Popularly abbreviated as sci-fi, science fiction is a subgenre of literature that imaginatively incorporates science and technology into its plot, setting, or topic. Of course, the fiction component of science fiction indicates that the plot is imaginary and not based on actual events. One of the main proponents of the genre, American publisher Hugo Gernsback, popularized, if not originated, the phrase science fiction in the 1920s. The World Science Fiction Society has named its annual awards ceremony after him—the Hugo Awards—since 1953.

We can witness dazzling technologies, enigmatic worlds, and seemingly unattainable adventures through the windows provided by science fiction. The same kind of storytelling is offered by horror and fantasy, which are also perennially well-liked film genres like science fiction. Science fiction, however, consistently sets itself apart in a singular and exciting way: Frequently, the impossibilities it depicts become not just attainable but also quite normal in the real world.

Science fiction frequently depicts a dystopian society in the future and includes elements of cutting-edge technology. Contrarily, a fantasy story is typically set in a world with fantastical creatures and magical abilities. Because it exercises the memory, critical thinking abilities, vocabulary, and makes sci-fi consumers wiser, it was (and still is) a popular genre among readers and movie/TV aficionados. Much more cognitive ground is covered. Sci-fi definitely makes you smarter if by smarter you mean having a larger vocabulary and a better grasp of the universe.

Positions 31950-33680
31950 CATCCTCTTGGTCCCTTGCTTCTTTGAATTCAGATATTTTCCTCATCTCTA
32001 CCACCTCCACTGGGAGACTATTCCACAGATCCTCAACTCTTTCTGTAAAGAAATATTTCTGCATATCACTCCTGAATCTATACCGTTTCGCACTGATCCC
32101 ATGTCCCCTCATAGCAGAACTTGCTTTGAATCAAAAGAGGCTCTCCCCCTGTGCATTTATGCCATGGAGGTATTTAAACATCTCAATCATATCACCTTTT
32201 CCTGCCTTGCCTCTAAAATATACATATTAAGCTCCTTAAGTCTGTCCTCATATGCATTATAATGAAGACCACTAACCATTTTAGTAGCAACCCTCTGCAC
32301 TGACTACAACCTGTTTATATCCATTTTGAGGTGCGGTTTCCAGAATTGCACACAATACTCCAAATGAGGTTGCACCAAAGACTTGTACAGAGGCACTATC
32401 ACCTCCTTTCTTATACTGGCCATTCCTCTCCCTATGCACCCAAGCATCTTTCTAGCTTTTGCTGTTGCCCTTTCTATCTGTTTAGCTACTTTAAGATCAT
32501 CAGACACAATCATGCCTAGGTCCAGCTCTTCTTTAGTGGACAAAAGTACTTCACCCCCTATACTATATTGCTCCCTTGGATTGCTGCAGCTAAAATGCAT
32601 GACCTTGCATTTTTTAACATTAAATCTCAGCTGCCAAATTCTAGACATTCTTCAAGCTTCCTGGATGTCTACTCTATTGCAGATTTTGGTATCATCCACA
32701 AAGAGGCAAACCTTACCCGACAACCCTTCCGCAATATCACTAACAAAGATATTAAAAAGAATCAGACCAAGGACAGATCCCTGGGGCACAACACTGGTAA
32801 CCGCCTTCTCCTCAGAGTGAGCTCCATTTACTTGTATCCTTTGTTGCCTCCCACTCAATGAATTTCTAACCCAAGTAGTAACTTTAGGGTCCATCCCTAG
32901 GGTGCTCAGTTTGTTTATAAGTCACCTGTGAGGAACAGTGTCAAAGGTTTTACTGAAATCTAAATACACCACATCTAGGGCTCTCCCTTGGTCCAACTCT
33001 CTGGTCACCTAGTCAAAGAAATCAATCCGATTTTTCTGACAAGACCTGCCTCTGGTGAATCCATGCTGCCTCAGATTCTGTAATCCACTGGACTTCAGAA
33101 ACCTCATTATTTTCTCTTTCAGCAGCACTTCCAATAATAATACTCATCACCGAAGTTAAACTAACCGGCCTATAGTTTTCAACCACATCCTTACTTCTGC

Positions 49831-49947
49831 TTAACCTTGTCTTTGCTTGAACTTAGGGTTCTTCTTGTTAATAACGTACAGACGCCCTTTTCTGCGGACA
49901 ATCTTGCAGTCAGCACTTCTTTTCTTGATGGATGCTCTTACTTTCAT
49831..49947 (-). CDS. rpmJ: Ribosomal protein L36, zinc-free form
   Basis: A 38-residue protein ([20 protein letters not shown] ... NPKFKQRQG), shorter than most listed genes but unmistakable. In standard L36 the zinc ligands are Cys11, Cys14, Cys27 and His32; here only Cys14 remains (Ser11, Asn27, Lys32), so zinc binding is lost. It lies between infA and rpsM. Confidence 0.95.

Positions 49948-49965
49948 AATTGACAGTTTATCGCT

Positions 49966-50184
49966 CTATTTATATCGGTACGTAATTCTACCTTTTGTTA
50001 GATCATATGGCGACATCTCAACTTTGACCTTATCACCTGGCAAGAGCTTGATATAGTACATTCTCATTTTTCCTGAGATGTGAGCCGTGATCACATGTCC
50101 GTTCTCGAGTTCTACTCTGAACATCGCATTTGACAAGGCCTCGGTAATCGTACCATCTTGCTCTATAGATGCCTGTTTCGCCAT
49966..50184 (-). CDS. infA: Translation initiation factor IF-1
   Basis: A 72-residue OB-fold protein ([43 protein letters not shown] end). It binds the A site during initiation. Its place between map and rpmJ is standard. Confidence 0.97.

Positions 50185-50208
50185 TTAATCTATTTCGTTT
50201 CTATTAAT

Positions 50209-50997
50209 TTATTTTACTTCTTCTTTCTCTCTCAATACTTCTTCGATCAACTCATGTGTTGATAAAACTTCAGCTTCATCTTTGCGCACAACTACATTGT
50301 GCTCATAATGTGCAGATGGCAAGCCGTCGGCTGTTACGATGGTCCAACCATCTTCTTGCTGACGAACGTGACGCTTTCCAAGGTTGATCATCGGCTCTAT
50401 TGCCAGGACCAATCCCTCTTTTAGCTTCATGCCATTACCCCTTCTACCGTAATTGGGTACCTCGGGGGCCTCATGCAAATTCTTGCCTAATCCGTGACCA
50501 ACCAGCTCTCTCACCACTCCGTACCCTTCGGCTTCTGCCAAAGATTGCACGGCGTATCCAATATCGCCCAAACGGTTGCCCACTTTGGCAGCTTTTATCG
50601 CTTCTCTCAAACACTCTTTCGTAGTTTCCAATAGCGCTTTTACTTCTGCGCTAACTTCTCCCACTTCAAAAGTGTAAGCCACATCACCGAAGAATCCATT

While some of the earlier sci-fi movies have overpredicted in their idea of the future (much like Back to the Future 2’s depiction of the year 2015), there were still quite some new things in the movies that technology has helped become possible. Almost everything that everyone in this era is enjoying in terms of technology has been featured in the sci-fi movies of old: mobile phones, video calling, jet packs, driverless cars, smart homes, artificial intelligence, bionic body parts. Even life-lengthening possibilities are now being looked into.

One of the most realistic sci-fi movies to date is Contact, starring Jodie Foster and Matthew McConaughey. Science-wise, the film Interstellar is a fair representation of reality. Though not fully demonstrated, several of the ideas presented in the film, such as wormholes and time dilation, are supported by theoretical physics.

In conclusion, science fiction stories contain a wide variety of magic systems, while soft-nebulous and hard-nebulous systems are much less common. This should have persuaded you that magic consists of more than simply spells and incantations. It can be twisted into a myriad of different shapes and used into any story you can think of.

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